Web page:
David Butcher’s book on medieval Lowestoft and its environs charts the development of a medieval town which both changed its location and aspects of its economy during the Middle Ages. The work combines minute attention to detail with some national and European contextualisation and thus represents a good example of a local history. In 2008, the author published a study of the Lowestoft area in the early modern period, also with Boydell. His present book traces the town’s history from its Anglo-Saxon origins until it became unmistakably urban by the first half of the sixteenth century. The first three chapters discuss the town’s medieval development chronologically. The first chapter deals with the pre-Conquest period, the second moves from Domesday Book to the early fourteenth century and the third examines the period in which the town was moved to a coastal location, and its later developments. The three chapters that follow are thematic. Two examine the town’s principal commercial activities of fishing and maritime trade and the third discusses the parish church and its guilds in the medieval period. Finally, Butcher provides a sketch of the town in the early sixteenth century. The first chapter attempts to explain the origins of the town and the characteristics of the territory of Lothingland before the Norman conquest. This is made more difficult by a lack of both historical sources and extant archaeology, making this chapter necessarily speculative. For instance, the reasons for locating the original site of the town of Lowestoft in the north-east corner of Lowestoft’s present municipal cemetery are not entirely clear. Butcher is honest about the speculative nature of many of these observations. Furthermore, some opportunities do seem to have been missed—for instance, it would also have been helpful to have placed the discussion in the context of the East Anglian Saxon period more fully. Two important elements in Lowestoft’s overall development (its surface geology and coastal location) are considered thoroughly. The work on Domesday Book is extensive and detailed. From being a mere outlier to the Lothingland manor at the time of Domesday, the town gradually developed into a notable coastal station which was directly connected with various ports on the continent of Western Europe. The discussion of the Hundred Rolls and Lay Subsidy returns which follows is impressive and undoubtedly attempts to mine as much data as possible from the sources to present a comprehensive picture of the town’s development and economy in this period. Butcher includes a very interesting discussion of corruption that is revealed in this study of the Hundred Rolls, a subject that is returned to again in the discussion of maritime trade. These activities are often difficult to detect in the sources and so this work provides a valuable case-study of the importance of illegal activities within a medieval regional economy. However, the acknowledged lack of documentary evidence is apparent in these sections as well. When discussing the move of the settlement to the new planned coastal site in c.1300, there is little examination of tenure, particularly burgage tenure, so often associated with new towns of this sort, and there is little in the way of contextual discussion of other planned or relocated towns of this period, such as Winchelsea. The maps in the book are first class. The 1618 map of the new town is a good example. However, the opportunity presented by this particular map for plan analysis of the early, fossilised, plot arrangements found in the medieval town (so often used by urban historians and geographers) seems to have been missed here. The two chapters on the economy, one on fishing and the other on trade, are also good. Of particular interest, principally because these are often considered as separate sub-disciplines by historians, is the exploration of relationship between the agricultural pursuits and maritime commerce. Also of interest here in relation to its economic development is the discussion of the town’s comparative freedom from outside interference on account of its absentee manorial lord. Furthermore, it is argued here that Lowestoft’s proximity to the port of Great Yarmouth, which was experiencing difficulties in the later medieval period, was very much to the town’s advantage in reinforcing its own maritime commercial activities. Particular attention is paid to the town’s magnificent church, which provides a welcome window into the inhabitants’ lives beyond their economic activities. Boydell has produced the book very well. Throughout, the work is sensitive to topography and landscape and so has relevance for archaeologists and geographers as well as those interested in urban history and medieval maritime commerce. The book presents a detailed picture of life and trade within a medieval coastal town. It will also appeal to the general reader on account of Butcher’s ability to pick out areas of historic interest within the modern town. Many of the black-and-white photographs, some of which are reproduced more clearly than others, present images of ordinary buildings and features located in the modern town, each with helpful captions, which may well appeal to readers who know the area well. © Oxford University Press 2018. All rights reserved. This article is published and distributed under the terms of the Oxford University Press, Standard Journals Publication Model (https://academic.oup.com/journals/pages/open_access/funder_policies/chorus/standard_publication_model)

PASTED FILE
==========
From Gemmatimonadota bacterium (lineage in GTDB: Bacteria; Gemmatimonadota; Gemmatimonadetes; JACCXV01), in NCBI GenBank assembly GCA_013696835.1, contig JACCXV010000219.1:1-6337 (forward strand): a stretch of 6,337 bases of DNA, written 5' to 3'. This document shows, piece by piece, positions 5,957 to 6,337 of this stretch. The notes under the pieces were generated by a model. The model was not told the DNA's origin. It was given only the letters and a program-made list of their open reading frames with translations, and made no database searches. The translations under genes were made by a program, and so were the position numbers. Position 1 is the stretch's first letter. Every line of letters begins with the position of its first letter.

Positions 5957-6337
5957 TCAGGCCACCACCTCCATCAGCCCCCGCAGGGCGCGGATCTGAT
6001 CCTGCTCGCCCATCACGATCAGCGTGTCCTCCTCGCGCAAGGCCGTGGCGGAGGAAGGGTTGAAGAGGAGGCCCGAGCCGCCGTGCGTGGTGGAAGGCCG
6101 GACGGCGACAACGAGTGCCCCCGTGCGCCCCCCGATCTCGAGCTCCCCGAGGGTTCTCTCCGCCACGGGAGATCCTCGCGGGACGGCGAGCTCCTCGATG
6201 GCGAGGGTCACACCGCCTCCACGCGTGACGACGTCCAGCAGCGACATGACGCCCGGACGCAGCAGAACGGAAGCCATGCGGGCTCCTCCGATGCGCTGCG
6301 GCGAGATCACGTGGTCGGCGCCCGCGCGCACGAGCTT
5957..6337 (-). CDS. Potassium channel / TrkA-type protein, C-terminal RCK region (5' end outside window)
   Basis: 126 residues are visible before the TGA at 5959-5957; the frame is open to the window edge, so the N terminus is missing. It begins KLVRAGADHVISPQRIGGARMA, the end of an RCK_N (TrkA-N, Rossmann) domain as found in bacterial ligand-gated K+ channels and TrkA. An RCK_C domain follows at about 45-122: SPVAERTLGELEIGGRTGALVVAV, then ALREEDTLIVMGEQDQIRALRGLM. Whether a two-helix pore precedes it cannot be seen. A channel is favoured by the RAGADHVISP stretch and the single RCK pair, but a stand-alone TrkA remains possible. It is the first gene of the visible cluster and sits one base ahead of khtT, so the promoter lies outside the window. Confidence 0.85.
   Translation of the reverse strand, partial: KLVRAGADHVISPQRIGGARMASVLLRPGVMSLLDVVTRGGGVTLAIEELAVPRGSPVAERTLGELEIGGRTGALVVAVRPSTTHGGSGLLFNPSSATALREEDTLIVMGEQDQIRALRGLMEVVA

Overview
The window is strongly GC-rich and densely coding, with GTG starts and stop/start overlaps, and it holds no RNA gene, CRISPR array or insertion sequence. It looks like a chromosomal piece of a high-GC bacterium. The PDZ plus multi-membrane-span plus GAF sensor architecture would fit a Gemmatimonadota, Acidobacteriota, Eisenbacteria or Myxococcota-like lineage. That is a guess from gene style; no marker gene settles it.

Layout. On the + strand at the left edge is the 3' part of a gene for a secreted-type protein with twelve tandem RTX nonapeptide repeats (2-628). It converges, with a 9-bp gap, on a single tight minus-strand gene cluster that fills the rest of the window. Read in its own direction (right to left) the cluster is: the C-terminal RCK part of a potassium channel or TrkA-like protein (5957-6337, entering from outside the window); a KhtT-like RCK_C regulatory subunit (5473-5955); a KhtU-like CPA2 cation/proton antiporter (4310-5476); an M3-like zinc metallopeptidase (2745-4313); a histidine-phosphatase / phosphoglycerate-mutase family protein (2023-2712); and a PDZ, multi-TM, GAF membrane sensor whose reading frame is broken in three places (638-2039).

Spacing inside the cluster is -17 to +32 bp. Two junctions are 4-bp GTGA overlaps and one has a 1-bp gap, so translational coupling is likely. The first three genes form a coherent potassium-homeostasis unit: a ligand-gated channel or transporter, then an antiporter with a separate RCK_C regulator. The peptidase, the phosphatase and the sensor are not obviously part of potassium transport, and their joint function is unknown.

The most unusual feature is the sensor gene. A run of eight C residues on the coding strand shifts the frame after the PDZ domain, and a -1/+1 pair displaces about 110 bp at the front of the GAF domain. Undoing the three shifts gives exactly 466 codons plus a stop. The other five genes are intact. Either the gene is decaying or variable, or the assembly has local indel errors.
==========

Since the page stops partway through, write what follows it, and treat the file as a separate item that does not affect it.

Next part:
The English Historical Review – Oxford University Press
Published: Aug 1, 2018
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